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Michel Roux interview with Jane Anson

'The mean winemaker can never make the best bottles,' Michel Roux Snr OBE tells Jane Anson, who has been lucky enough to dine next to the celebrated chef twice in 2015.

For the past six months, I have been cooking peas with a precision that had, until now, entirely passed me by.

I can date back my awakening to March 2015, when I was seated next to Michel Roux Snr OBE at dinners held during the Bordeaux 2014 en primeur campaign.

‘Never use water to cook your peas’

Never, never use water to cook your peas, Roux told me in his astonishingly deep and dulcet tones. Simply stir continually with plenty of the best quality butter – ‘always more than you think’ – until they are just softened but retain their juicy texture, flavour and colour.

That they be freshly shelled hardly needs saying. And when presented, if at all possible, take the time to cut each pea into perfectly even halves. Ok, that last bit I am yet to perfect.

This is just a fraction of an insight into how you get and keep three Michelin stars for 30 years.

Know your ingredients

Talking with Roux makes it abundantly clear that it’s not just how the ingredients are cooked and displayed, but how they are sourced, who has grown, caught or reared them, and in what conditions.

The climate, soils and even food used during rearing, for example, will have an impact on the taste of eggs, butter and milk, let alone the meat or fish itself.

Roux will taste all his ingredients on their own, without salt, pepper or other seasonings, to understand their authenticity and intrinsic qualities before beginning to envisage how they will sit within a dish.

‘I know what my wine producers like to eat’

So it’s no surprise that his approach to wine is similarly about getting to know the producers, just as he does with the farmers, fishermen and gardeners who supply to him.

‘I know what my wine producers like to eat, I know their laugh,’ he says. ‘I can’t imagine doing something like this without knowing the people behind the products I work with. That is success for me. I have to know who makes the things that I am cooking.

‘And invariably I like the producers. Because the best wines come from generous people. The mean chef and the mean winemaker can never make the best food or the best bottles.’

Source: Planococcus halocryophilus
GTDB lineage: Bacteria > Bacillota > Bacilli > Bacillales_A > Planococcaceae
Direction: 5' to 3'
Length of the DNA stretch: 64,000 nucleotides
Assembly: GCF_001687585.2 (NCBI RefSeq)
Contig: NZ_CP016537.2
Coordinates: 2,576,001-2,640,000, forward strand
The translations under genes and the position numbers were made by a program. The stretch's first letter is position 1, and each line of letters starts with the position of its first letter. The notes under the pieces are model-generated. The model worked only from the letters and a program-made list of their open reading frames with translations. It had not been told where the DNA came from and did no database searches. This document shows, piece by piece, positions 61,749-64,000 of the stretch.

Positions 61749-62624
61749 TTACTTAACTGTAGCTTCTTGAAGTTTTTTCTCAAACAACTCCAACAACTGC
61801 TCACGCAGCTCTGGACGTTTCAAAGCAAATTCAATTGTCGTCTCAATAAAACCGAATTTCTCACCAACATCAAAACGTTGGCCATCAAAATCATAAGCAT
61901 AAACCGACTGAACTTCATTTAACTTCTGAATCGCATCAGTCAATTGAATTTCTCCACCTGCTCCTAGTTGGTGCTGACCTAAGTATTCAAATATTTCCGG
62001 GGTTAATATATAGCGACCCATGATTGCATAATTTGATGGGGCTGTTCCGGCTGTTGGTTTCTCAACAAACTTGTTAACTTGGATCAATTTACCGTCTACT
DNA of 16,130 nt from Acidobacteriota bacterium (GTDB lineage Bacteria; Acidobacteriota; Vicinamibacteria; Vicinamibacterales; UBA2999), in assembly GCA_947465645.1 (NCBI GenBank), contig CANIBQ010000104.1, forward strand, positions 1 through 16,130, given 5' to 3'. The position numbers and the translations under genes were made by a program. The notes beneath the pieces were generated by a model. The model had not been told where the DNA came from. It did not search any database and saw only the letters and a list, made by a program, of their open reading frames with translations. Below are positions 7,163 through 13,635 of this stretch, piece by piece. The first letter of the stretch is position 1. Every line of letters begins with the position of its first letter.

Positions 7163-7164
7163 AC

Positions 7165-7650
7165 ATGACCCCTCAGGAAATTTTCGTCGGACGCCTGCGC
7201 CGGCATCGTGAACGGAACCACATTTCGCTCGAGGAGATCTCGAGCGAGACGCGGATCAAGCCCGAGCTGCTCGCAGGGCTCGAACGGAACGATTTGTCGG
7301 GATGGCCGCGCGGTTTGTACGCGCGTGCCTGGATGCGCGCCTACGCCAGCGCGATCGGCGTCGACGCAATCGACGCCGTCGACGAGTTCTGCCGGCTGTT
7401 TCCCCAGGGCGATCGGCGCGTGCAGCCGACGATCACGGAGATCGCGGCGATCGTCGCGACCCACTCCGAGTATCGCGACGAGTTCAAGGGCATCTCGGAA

How Roux Snr discovered wine

Roux’s first steps in wine came with his apprenticeship, aged 14, at Camille Loyal’s pâtisserie in Belleville, northern Paris. ‘At the pastry shop, as an occasional treat after many long hours on a Sunday, the boss cracked open a bottle of wine with our meal and treated us each to a glass.

‘The boss was from Alsace and so was his wine, always a wonderful white Riesling. Our Christmas treat was a glass of sweet Vouvray with a slice of a bûche de Noel.’

From here, Roux became chef at the British Embassy in Paris, where he discovered matching vintage Port and Stilton.

The ‘Rothschild University’

‘But my real education in wines began as head chef at the age of 22 with the Rothschild
family, where I deepened my knowledge of wine and food pairings,’ he says.

‘At the “Rothschild University”, I tasted and worked with the greatest wines of Bordeaux including Château d’Yquem, Château Mouton Rothschild and Lafite Rothschild. I would be able to enjoy the occasional glass of wine and as we wound down after some of Cecile de
Rothschild’s grand dinners, we were allowed to finish the decanters.

‘The bonus here was that they were always great wines so this was an amazing way to begin my education.’

An entirely French wine cellar

Today at the Waterside Inn, Roux famously oversees an entirely French cellar, the only Michelin-starred restaurant in England to do so.

And his loyalty to his suppliers is legendary – he has been stocking Drouhin Burgundies for 50 years, Leon Beyer’s Alsace for 40 years, supported Hospices de Beaune by buying a barrel annually for 30 years.

He still heads to Bordeaux each year for tasting the fledgling vintage during en primeur week – and he has little time for those who say the process has lost its purpose.

‘It’s not a crime to drink a young wine,’ he says. ‘In fact it’s essential to see the raw qualities and to understand them as they age, to try to uncover what the wines are hiding in their youth and to travel forward with them in time. It’s no different to me from trying to get to know any ingredient – you have to understand where you are starting from.’

This interview first appeared in Decanter magazine. Subscribe to Decanter here.

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